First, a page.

Thursday, October 2, 2008



[The Jewish Idea]
Jerusalem, Israel
HaRav Yehuda Kreuser SHLIT"A, Rosh Yeshiva

5 Tishrei 5769/3-4 October 2008

"Gather together the people - the men, and the women, and the small children, and the stranger who is in your cities - so that they will hear and so that they will learn, and they shall fear Hashem your G-d and be careful to perform all the words of the Torah."

Unique among the commandments of the Torah is the Mitzvah of "Hakhel",gathering the people to the Holy Temple in Jerusalem once in seven years to hear the king read a portion from the Torah. Our Rabbis explain to us that the men came to study, the women to listen - and the small children, why did they come? To give reward to those who brought them.

But why would we have infants brought to the Temple? It is a known halacha/law that infants and small children who are prone to disturb services in shul should not be brought so as not to disturb those that are praying; why, then, would we bring tens of thousands of infants to the Temple whose cries would drown out the king from reading the Torah portion? More, why are the women obligated to come to the Temple? For this is certainly a commandment which is regulated by time, and every commandment which is regulated by time, women are exempt from observing. As we find with the commandment of Succoth/Tabernacles, which is a time-related holiday of seven (or in the exiles, eight days), women are exempt from sitting in the succoth. Why, then, on this time-related commandment of "Hakhel" are womenobligated to come up to the Temple in Jerusalem?

The answer, I believe, lies not in the makeup of this particular commandment, which is certainly time-related, but in the fact that it took place in the Temple in Jerusalem. The Temple Mount in Jerusalem is a unique place on earth and has its own physical laws that govern it. The Mishna relates to us that ten levels of holiness descended to the world; eight of these levels are on the Temple Mount. So packed with holiness is this small area of 250 meters by 250 meters, that its not really in this world. This fact is manifested that one-third of the Torah's commandments - two hundred - can be done only in the Temple. The intensity of holiness is so great that only certain people, and only under certain conditions, can go there.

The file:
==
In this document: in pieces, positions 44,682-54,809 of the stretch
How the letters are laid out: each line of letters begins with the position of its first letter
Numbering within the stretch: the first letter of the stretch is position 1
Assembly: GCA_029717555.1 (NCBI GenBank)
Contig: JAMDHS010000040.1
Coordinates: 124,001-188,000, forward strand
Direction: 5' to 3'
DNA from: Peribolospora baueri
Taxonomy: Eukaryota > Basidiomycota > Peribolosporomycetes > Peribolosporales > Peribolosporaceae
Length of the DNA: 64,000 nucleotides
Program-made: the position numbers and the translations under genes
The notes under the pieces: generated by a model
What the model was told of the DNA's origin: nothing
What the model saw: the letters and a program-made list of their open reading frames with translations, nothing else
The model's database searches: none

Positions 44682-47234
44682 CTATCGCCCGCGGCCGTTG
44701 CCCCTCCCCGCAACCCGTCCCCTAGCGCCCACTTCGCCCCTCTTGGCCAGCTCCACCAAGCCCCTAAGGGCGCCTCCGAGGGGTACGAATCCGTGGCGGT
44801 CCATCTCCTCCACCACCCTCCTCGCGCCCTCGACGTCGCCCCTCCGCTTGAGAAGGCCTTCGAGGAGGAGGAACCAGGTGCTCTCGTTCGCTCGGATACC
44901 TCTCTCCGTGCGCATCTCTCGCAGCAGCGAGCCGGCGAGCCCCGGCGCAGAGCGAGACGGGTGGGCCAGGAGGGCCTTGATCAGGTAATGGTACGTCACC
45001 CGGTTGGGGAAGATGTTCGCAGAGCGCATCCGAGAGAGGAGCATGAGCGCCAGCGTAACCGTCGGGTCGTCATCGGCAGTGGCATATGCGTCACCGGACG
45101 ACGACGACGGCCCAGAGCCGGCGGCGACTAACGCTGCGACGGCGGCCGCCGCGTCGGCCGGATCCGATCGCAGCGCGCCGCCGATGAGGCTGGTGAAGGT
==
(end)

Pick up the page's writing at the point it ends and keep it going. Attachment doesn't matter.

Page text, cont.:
Because the physical laws that govern this world do not govern the Mount, we find that on Yom HaKipurim/the Day of Atonement - the most holy of days, that the Israel courtyard would be full to capacity, so much so that the feet of the people would not be able to touch the ground due to the large numbers of people there, but when they bowed down during the service, the floor miraculously extended and each man had four amot/two meters to himself. Another example to show that the physical laws did not rule in the Temple was the fact that the Holy Ark in the Holy of Holies did not take up any physical space. For the Holy of Holies was 20 amot long, and one measurement from the wall on one side to the Ark in the middle of the room was ten amot; the measure from the other side of the Ark to the opposite wall was also ten amot, meaning that the Ark itself took up no physical space!

It is clear from here that the commandment of Hakhel was meant to bring the women and the small children to this ongoing miracle called the Temple. The intensity of this holy spot obligated the women to also come up and participate in this commandment, and also miraculously kept the youngsters quiet during this important service. How fortunate was the one who saw all this and was able to partake in this great ceremony. But as in years gone by, today, too, we can enjoy some of this great holiness, if only we will it. For one who lives in the Land of Israel already enjoys a level of holiness far above the rest of the world, as the Mishna teaches us: The land of Israel is holier than the rest of the world. How tragic it is, then, to still see the majority of the Jewish people wallowing in the tumah/uncleanness of the exiles. In years gone by, there was no choice for the Jew but to be in the exiles. Today, however, easily enough one can come home to the Land of holiness, of greatness, where Jewish destiny is unfolding and calling him. At any rate, one way or another, willingly or not, the Jew will be coming home, for the lights of the exiles are slowly going out.

With love of Israel,
Levi Chazen
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